Lifetime ham radio licenses?
The ARRL reported today that the FCC is seeking comments on a Petition for Rule Making that asks the FCC to grant lifetime Amateur Radio licenses. Mark Krotz, N7MK, of Mesa, Arizona, submitted the petition in November, 2015.
The petition, RM 11760, notes that the FCC currently issues lifetime General Radiotelephone Operator License. The petition also notes that the Federal Aviation Administration issues permanent airmen certificates.
Here is an excerpt from the petition:
Amateur radio operators wishing to make a comment on the petition may do so here.
I think a permanent license for Extra Class operators makes sense because those ops are as far as they can go and it benefits no one to have to renew every 10 years once you have reached the top. Perhaps they could start with that and see if it could be offered to the other classes.
It’s a good idea and he is right about the FAA and FCC commercial licenses. (If anyone cares I’m the one who wrote the petition to make the GMDSS ones lifetime.) But I think the problem is that this is effectively a double license–operator and station. Making them as a unit lifetime would effectively lose control of the latter. In this situation unless the FCC is informed that an operator is deceased that person’s callsign could not be reused since nobody would officially know if the station is still active. Splitting the two and making the station license renewable (as it in effect is now) would avoid this issue but seems to defeat the purpose of reducing paperwork. Does anyone have any thoughts on this?
Could the FCC periodically query active amateur licenses against the Social Security Death Index to determine if a licensee has died?
Seems like a very good idea to me!
I can appreciate the argument that there won’t be any way to know if a ham has died this needlessly tying up short, desirable callsigns… but with the speed that some vultures scan the obits to cancel still-warm callsigns, I can’t imagine many good calls will be tied up more than a day beyond the owner’s death! 🙂
All of the above comments are good ones. Particularly the one about only granting permanent status to Extra. Now that’s incentive licensing!
Silent Keys can be a big issue with lifetime licenses as after a few years or more it becomes impossible to use official government records to determine how many living Hams there are. One ends up having to guess how many Hams are still alive.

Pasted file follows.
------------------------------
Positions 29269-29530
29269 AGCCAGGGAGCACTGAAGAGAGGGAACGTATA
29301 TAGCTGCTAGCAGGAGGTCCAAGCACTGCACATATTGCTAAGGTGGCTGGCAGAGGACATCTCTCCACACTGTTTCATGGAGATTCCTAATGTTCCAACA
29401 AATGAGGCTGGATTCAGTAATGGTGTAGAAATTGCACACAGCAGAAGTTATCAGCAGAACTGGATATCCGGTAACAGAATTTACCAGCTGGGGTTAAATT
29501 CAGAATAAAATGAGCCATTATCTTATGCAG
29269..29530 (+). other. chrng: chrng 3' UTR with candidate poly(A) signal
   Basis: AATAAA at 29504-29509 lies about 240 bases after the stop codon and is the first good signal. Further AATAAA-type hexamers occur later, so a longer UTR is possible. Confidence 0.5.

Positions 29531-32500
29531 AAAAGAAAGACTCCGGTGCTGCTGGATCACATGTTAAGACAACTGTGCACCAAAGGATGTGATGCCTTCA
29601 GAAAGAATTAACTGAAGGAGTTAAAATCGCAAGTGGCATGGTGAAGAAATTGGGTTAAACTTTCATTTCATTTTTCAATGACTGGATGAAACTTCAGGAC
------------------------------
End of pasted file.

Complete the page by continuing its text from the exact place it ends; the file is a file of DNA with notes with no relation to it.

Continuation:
In ZL-land our licenses are life-time as well as free. And it’s becoming very difficult to avoid getting the service we paid for 🙂
This has been argued for ages, and it always comes out the same: While theoretically lifetime licenses are a great idea, the truth is that the Bloated U.S. Government is criminally inept, so call signs will never be effectively recycled. This brings us right back to the expiration/renewal process.
The UK has lifetime licenses, but they must be “revalidated” every five years to ensure that their regulator OFCOM’s records are up to date.
I think the FCC needs to keep its records of who is licensed up to date — that’s important. I don’t believe there is a mountain of paperwork, the FCC’s ULS has made renewal just about instant, provided you can remember your password. The FRN itself is right on your license itself, or qrz.com will show it to you. Simple.
Krotz’ comparison to the GROL is an apples to oranges comparison. The GROL is not a station license. Your ham ticket is.
I don’t think this is a good idea.
I just wanted to respond to several people’s premonition that lifetime licenses will tie up callsigns.
If I renewed my license next week, and then died the following week, with the grace period, my call would be tied up for nearly 12 years. That is effectively a lifetime for many of us geezers.
Currently, there is quite a system of obtaining callsigns of deceased hams, practically before their bodies are cold. Why would that need to be any different with lifetime callsigns?
Further… others have commented that lifetime licenses will open licensing up to fraud, furthering the hoarding of callsigns.